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One of the most odious reviews I have ever read was penned by one of my favorite critics, Carlin Romano. Back in November 1993, he reviewed Catharine MacKinnon’s book Only Words in The Nation, opening with his infamous line, “Suppose I decide to rape Catharine MacKinnon before reviewing her book.” It got worse. “Because I’m uncertain whether she understands the difference between being raped and being exposed to pornography, I consider it required research for my critique of her manifesto that pornography equals rape and should be banned.” The Romano character in this little thought experiment eventually “chickens out” (I never thought that lack of bravery would be the issue in deciding not to rape someone!) but decides instead to imagine the rape:

I’m caught off guard by her fury, her indefatigable effort to talk me out of it, her insistence that exposing her to pornography would be just as effective, the wrenching final expression of disgust and despair on her face and my own self-revulsion — even if it is just fantasy research.

That last little coy aside gives the game away. If Romano wanted to make the point that words and acts are very different things, why did he need to specify an actual person — Catharine MacKinnon — as his imagined rape victim? Why did he need to specify himself as the perpetrator? Why did he need to describe the “rape” in such exquisite detail? Why does one feel that he has a smirk on his face as he describes the sexual humiliation (imaginary, of course) of a woman? The same point could have been made less luridly, but then, he wouldn’t have have achieved his primary aim of bullying MacKinnon in one of the most demeaning ways possible.

I bring up this long-dead controversy because it reminds me of the most recent troubles of radio host and former Reagan administration Secretary of Education Bill Bennett. Addressing a caller on his radio show Bennett said this:

One of the arguments in this book Freakonomics that they make is … that one of the reasons crime is down is that abortion is up …. But I do know that it’s true that if you wanted to reduce crime, you could — if that were your sole purpose, you could abort every black baby in this country, and your crime rate would go down. That would be an impossible, ridiculous, and morally reprehensible thing to do, but your crime rate would go down. So these far-out, these far-reaching, extensive extrapolations are, I think, tricky.

Matthew Yglesias
and Brad DeLong have come to Bennett’s defense on this particular statement, and Andrew Sullivan has applauded their fair-mindedness.


Both Bennett and Romano would suggest that their arguments are “thought experiments,” clearly intended to expose the absurdity of their opponents’ arguments. But for Bennett to make the argument that this is a reductio ad absurdum argument — as DeLong claims — then the “empirical claim,” in Yglesias’s words, must be “unambiguously true.” It is not. There is no empirical evidence to suggest that black babies born today will commit crime at a greater frequency than white babies will. The fact that black youth today commit crime at a higher rate than white youth is irrelevant to this thought experiment, unless one believes that cultures are immutable, and black youth are genetically predisposed to committing crime. What? You say you suspect that Bennett might actually believe this? Well, that might be one reason why certain individuals shouldn’t attempt certain forms of reductio ad absurdum arguments.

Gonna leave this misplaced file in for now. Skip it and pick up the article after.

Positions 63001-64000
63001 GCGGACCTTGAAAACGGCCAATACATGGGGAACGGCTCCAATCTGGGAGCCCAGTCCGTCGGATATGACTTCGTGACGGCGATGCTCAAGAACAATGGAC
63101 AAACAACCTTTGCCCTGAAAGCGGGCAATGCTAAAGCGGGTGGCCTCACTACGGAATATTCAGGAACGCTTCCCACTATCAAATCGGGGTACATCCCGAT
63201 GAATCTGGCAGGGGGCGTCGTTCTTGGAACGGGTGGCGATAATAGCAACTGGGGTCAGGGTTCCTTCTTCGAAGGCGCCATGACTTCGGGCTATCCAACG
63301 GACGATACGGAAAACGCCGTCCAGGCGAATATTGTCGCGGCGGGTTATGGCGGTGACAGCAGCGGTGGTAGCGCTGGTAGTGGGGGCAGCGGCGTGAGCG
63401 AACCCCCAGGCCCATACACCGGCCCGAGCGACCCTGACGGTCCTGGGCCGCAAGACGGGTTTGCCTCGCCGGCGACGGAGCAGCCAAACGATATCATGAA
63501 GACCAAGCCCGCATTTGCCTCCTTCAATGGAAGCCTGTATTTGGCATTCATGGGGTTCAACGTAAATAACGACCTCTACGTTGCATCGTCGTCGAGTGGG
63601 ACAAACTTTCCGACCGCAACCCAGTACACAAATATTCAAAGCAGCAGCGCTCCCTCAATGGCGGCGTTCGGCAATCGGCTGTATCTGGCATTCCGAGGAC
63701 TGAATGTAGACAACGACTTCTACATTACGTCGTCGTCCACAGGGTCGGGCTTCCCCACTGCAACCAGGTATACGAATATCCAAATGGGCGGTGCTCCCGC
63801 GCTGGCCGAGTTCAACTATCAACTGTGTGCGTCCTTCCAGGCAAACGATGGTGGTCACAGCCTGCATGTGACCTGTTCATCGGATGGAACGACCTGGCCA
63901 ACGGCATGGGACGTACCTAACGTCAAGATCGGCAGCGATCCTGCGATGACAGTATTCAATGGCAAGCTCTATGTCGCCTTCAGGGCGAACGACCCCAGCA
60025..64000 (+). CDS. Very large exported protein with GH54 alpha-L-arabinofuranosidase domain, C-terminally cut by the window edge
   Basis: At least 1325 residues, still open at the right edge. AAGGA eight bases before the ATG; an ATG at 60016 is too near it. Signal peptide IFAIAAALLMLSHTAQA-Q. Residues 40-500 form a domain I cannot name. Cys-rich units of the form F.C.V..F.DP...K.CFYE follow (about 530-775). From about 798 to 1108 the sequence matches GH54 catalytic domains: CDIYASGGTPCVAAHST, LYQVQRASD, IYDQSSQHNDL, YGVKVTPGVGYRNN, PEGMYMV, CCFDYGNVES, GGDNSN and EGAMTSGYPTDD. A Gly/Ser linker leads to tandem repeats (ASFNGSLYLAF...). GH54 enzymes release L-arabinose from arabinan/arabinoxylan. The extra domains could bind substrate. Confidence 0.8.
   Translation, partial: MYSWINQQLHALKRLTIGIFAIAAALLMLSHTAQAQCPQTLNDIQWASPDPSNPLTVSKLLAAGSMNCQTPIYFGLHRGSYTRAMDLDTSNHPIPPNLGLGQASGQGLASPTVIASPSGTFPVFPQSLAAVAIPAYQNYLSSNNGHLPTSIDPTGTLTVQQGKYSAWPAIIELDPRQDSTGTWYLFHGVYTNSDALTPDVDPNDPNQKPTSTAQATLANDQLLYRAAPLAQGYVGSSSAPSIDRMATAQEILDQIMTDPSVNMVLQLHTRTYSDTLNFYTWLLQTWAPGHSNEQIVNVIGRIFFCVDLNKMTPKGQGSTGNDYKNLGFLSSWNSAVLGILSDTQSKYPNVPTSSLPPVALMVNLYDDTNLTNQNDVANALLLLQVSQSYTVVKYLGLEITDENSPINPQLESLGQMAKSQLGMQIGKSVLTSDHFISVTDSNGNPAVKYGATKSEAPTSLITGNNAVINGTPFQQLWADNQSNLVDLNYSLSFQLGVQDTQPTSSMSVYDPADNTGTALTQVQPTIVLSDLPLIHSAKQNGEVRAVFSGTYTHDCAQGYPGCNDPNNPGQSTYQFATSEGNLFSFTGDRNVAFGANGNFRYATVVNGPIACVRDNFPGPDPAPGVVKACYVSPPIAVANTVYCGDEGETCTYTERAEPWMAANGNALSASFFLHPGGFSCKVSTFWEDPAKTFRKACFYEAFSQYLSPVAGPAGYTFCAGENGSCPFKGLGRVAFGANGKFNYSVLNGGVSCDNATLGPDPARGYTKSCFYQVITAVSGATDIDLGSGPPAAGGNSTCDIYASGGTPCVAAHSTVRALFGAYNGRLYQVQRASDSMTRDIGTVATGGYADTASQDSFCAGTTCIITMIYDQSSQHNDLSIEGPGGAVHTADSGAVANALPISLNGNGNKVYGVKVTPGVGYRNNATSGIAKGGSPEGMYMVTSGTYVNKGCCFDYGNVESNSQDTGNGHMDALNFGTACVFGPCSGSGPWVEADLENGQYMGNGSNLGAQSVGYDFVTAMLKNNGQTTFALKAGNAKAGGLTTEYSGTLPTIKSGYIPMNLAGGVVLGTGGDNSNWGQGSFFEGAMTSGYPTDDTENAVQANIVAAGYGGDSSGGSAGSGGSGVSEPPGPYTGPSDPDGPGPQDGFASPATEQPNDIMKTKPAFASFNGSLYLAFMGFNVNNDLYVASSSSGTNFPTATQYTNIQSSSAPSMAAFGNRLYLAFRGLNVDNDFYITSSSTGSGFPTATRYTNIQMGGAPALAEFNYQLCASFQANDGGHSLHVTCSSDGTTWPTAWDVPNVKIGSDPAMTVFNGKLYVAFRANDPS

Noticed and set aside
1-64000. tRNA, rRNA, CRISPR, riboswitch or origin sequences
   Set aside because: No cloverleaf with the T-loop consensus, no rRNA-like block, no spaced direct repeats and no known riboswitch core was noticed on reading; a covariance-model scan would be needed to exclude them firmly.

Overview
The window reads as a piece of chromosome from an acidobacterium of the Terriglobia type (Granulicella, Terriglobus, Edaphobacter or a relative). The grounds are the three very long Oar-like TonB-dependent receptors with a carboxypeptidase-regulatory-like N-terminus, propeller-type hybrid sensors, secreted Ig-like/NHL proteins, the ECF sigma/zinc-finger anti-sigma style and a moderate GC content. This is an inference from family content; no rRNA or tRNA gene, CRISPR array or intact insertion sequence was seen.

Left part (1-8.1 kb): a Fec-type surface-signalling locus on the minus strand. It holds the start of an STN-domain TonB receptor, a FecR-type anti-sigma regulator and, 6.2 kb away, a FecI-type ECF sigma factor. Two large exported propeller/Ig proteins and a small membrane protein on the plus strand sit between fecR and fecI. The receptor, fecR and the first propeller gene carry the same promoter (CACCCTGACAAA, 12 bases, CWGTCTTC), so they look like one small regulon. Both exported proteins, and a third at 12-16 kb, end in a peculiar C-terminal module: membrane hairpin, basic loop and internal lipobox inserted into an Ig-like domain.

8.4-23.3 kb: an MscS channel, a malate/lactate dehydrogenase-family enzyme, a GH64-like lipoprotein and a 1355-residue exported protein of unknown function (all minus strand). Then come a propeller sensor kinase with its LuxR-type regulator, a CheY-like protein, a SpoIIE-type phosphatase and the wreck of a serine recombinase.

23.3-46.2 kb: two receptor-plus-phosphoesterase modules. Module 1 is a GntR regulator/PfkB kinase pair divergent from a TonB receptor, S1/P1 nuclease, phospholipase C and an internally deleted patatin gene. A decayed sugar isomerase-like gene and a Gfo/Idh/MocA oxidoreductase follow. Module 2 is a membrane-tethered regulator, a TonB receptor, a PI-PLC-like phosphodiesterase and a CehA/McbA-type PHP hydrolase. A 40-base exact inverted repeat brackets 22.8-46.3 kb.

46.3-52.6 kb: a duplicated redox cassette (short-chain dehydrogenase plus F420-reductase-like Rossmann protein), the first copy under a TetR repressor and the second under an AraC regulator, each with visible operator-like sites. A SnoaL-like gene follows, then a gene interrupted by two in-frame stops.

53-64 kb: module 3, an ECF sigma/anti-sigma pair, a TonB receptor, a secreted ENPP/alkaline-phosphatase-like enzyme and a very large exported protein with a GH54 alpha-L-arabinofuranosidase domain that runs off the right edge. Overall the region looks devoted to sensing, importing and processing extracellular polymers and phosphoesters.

This is a classic case of talking in code, simultaneously asserting and denying a proposition so that one can both defend oneself against charges of racism, and wink at those who actually think black babies should be aborted.

Bigotry’s come a long way, baby.

One Response to “Words and Acts … and Freakonomics Again”

  1. […] This is such a sleepy blog that I doubt folks like Carlin Romano read it. Still, it’s a wonderful coincidence that, two weeks after my post comparing Romano with William Bennett, Romano himself has weighed in with a defense of the radio host — or as Romano refers to him, an “academic philosopher by training.” Bennett … tried to spotlight what he considered the wrongheadedness of the argument — the notion, by his natural-law beliefs, that good economic consequences (lower crime) of an immoral act (abortion) can justify the immoral act — by countering with a more extreme hypothetical proposition or conditional. […]

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